My affinity for the latest shoe, coat, belt or bag was sparked by my stylish pops. A staid grey suit? No problem.
The man could instinctively work a wisely chosen Windsor knot, gleaming Tiffany cufflinks, and wingtips polished to perfection.
And, although his best “accessories” were likely his ruggedly handsome wrinkles—I was not pleased to find them on my (not yet middle-aged) forehead. Would makeup, face cream or a needle “fix” my formerly smooth brow?
First I strolled into Sephora and was instantly confused by a barrage of wrinkle-camouflaging cosmetics. So, instead of slapping my credit card on the counter and buying blind—I sought out expert opinion and dialed up LA-based hair stylist and makeup artist, Gina Forestieri.
Gina, the self-proclaimed “queen of the shag and all things textured”, said the easiest fake it, is of course, bangs. “Not only for coverage, but for a preventative— because your forehead is the first thing on your face that the sun hits.” Unfortunately, though, my face looks best bang-free (refer to any photo circa 1990 if you need heavily hairsprayed proof).
With that in mind, Gina insists on starting out with a good primer, which stops foundation from sinking into wrinkles (especially at the end of a long day). And if you have dry skin, make sure your foundation is moisturizing as that also fights the “foundation wrinkle sinking” phenomenon.
Gina also emphasizes steering clear of caking on light-colored foundation, highlighters or concealers. “Anytime you highlight something, you’re bringing it out. And when you darken something, you’re pushing it back. You don’t want to make your forehead as bright as the rest of your face.” Opt instead for a bronzer or a lightly applied blush in a natural shade.
And lastly, it may be time to ditch the super dark (or lightly-colored) locks, which can emphasize facial aging. “You want to reconsider harsh tones around the face. If you like to dye your hair black, you might want to come up to a soft brown or even if you’re used to doing a platinum blonde—as you age, you might want to add some gold tones to soften that color up,” she said.
And what about the boxes of StriVectin cream stacked up at my local Costco? I’m not a needle fan- so I would gladly slather cream on my forehead ten times a day to avoid getting pricked. I’d heard the cream had been touted as “Better than Botox”. Was this claim true?
I sat down with Dr. Lavinia Chong, MD, a cosmetic surgeon in Newport Beach, California, and she quickly burst my needle-free fantasy.
StriVectin falls into a family of “cosmeceuticals” that use a variety of ingredients such as peptides, botanicals, Gamma-aminobutyric acid (GABA) and retinols which are, according to Dr. Chong, “excellent ‘polishers’ which will diminish the appearance of fine lines—however it is doubtful that they will match the neurotoxins [like Botox] in terms of smoothing furrows and deep animation lines or wrinkles.”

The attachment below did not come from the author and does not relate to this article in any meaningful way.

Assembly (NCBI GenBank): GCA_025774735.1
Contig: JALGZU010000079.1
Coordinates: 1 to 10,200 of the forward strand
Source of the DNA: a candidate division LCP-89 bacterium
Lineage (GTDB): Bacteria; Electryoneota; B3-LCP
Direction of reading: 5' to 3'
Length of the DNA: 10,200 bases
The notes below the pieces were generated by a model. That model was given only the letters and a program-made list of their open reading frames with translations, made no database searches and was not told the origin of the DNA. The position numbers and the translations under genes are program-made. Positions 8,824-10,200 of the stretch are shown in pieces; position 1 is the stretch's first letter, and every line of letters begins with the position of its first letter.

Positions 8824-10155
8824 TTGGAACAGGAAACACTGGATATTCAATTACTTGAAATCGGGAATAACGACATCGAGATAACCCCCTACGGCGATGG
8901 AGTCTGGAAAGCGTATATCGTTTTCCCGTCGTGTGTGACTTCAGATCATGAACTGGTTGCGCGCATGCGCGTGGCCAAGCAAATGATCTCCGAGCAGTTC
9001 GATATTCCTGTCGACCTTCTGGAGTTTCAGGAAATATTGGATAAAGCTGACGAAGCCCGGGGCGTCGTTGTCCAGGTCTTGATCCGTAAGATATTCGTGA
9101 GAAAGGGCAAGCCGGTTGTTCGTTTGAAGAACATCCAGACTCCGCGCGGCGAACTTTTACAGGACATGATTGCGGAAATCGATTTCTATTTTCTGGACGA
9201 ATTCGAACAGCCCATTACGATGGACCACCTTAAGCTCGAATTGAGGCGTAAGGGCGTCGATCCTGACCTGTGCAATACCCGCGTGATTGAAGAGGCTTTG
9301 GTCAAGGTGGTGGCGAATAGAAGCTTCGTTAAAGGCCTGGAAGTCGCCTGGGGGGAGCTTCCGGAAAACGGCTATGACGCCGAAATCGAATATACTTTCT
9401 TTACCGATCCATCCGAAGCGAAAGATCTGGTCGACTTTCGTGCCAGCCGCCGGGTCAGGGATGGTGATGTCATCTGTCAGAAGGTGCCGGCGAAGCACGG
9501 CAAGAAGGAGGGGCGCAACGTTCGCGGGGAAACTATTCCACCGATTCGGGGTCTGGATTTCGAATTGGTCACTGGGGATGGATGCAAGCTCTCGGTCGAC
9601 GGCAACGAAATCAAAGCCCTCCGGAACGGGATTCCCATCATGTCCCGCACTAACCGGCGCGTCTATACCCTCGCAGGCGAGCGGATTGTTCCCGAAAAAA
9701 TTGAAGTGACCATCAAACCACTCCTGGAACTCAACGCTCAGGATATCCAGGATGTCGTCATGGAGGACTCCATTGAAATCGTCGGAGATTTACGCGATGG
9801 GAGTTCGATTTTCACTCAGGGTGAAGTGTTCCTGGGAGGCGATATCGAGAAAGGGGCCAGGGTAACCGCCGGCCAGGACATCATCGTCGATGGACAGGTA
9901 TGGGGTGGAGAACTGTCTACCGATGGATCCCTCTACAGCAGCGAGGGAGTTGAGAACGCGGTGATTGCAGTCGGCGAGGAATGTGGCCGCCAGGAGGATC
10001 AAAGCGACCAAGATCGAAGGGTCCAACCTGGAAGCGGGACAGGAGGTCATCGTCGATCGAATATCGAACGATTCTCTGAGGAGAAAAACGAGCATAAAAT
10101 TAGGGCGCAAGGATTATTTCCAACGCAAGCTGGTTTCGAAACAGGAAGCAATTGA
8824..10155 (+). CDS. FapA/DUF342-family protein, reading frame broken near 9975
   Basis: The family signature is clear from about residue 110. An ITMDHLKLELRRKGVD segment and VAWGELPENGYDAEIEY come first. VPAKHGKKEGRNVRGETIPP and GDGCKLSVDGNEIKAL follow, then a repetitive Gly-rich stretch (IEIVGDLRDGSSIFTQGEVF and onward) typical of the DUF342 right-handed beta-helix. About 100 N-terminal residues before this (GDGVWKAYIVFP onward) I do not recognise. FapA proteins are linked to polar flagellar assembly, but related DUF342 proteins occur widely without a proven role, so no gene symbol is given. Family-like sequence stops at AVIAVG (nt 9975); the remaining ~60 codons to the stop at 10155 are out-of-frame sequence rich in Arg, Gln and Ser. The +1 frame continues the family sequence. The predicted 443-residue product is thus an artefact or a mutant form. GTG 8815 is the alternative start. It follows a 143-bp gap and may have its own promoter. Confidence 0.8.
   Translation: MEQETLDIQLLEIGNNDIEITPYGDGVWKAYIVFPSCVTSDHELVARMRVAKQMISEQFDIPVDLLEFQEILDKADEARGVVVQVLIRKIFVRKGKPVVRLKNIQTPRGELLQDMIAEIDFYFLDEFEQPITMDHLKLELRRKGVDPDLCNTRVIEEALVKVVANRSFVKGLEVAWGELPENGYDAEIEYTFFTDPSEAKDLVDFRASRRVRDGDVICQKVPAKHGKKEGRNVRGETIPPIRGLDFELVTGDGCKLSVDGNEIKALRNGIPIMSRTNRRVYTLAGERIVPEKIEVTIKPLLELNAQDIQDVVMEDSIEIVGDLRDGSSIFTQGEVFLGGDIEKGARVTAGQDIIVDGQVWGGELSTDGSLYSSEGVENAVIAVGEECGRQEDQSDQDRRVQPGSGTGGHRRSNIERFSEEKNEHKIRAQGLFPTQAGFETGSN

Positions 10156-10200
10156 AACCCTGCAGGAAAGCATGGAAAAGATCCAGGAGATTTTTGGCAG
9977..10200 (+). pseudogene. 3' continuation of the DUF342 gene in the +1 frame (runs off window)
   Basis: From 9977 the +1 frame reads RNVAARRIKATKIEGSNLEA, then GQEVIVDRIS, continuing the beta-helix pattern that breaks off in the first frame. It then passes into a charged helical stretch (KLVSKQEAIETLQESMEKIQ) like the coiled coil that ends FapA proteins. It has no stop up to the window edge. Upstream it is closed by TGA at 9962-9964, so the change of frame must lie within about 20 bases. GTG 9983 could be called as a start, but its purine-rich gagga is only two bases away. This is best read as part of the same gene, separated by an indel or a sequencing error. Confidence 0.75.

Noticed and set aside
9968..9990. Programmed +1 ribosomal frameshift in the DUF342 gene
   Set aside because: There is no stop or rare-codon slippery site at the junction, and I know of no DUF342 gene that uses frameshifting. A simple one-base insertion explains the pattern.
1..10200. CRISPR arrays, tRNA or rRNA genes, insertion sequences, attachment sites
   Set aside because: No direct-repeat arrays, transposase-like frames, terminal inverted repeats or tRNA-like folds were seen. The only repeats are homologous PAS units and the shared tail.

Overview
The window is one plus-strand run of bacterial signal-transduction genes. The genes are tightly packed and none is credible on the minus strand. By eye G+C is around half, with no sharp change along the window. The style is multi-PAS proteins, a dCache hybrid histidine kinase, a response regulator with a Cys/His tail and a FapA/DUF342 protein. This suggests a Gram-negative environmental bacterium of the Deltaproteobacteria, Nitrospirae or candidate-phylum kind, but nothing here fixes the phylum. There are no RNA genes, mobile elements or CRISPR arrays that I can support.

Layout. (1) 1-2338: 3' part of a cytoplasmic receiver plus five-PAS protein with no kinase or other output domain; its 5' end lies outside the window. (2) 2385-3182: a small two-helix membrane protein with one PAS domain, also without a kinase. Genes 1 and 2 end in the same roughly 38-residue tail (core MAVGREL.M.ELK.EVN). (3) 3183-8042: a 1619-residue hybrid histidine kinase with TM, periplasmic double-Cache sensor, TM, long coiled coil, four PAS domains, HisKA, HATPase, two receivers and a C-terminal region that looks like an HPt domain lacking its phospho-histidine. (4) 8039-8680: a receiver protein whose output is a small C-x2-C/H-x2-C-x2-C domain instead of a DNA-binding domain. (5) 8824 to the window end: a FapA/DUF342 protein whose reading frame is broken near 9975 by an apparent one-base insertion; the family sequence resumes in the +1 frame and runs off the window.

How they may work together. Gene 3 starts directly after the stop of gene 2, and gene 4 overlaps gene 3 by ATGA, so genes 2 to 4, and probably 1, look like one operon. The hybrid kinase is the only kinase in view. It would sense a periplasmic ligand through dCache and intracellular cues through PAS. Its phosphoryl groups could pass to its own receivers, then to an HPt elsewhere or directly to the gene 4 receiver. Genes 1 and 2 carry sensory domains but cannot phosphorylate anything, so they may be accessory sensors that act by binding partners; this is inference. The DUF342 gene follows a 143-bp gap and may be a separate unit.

All that said, however, Chong does feel strongly these cosmeceuticals are “essential in the armamentarium of anyone who wishes to age well.” So, I guess this means I might have slap on cream and potentially belly up to Botox if I want to totally steamroll wrinkles.
And Dr. Kenneth D. Steinsapir, MD, further backs this notion in a RealSelf Q & A citing that research found “the creams were no better at reducing wrinkles between the eyebrows than salt water.”
Pile on the fact that StriVectin “is pricey” and I’m definitely not shelling out a precious penny for an overpriced clinically ineffective cream.
I think the best takeaway on “too good to be true” skincare comes from Dr. Chong: “Research all products which [appear] to overpromise. The OTC anti-aging industry manipulates our desire to remain ‘young’, attractive and relevant by suggesting that their product will deliver.”
With all this knowledge in my back pocket, the last stop on my list was with Dr. Dean Vistnes, from Palo Alto, California.
Taking my 36-year-old (sunscreen-wearing/non-smoking) forehead into consideration—Dr. Vistnes felt that injections of Botox or Dysport would be the best solution. By weakening the underlying muscles responsible for raising my eyebrows— “the lines of muscle animation will soften and fade and last approximately three months before wearing off,” he advises.
Say Vistnes, anything less “invasive” like laser resurfacing (or the use of skin products) would only serve to “improve overall skin health and appearance and would do very little (or nothing) for dynamic wrinkles due to underlying muscle activity.”
So, my to-do weekend list for a less-wrinkled future could include: a good primer and bronzer, soft brown highlights via Gina’s skilled hand and maybe a yoga-breathing class (for the needle phobia, of course). It may be all worth it if the cashier starts carding me again for that bottle of Chardonnay.
Tweet us @RealSelf to tell us what methods you’ve tried to get rid of your forehead wrinkles with the hashtag #Fix!
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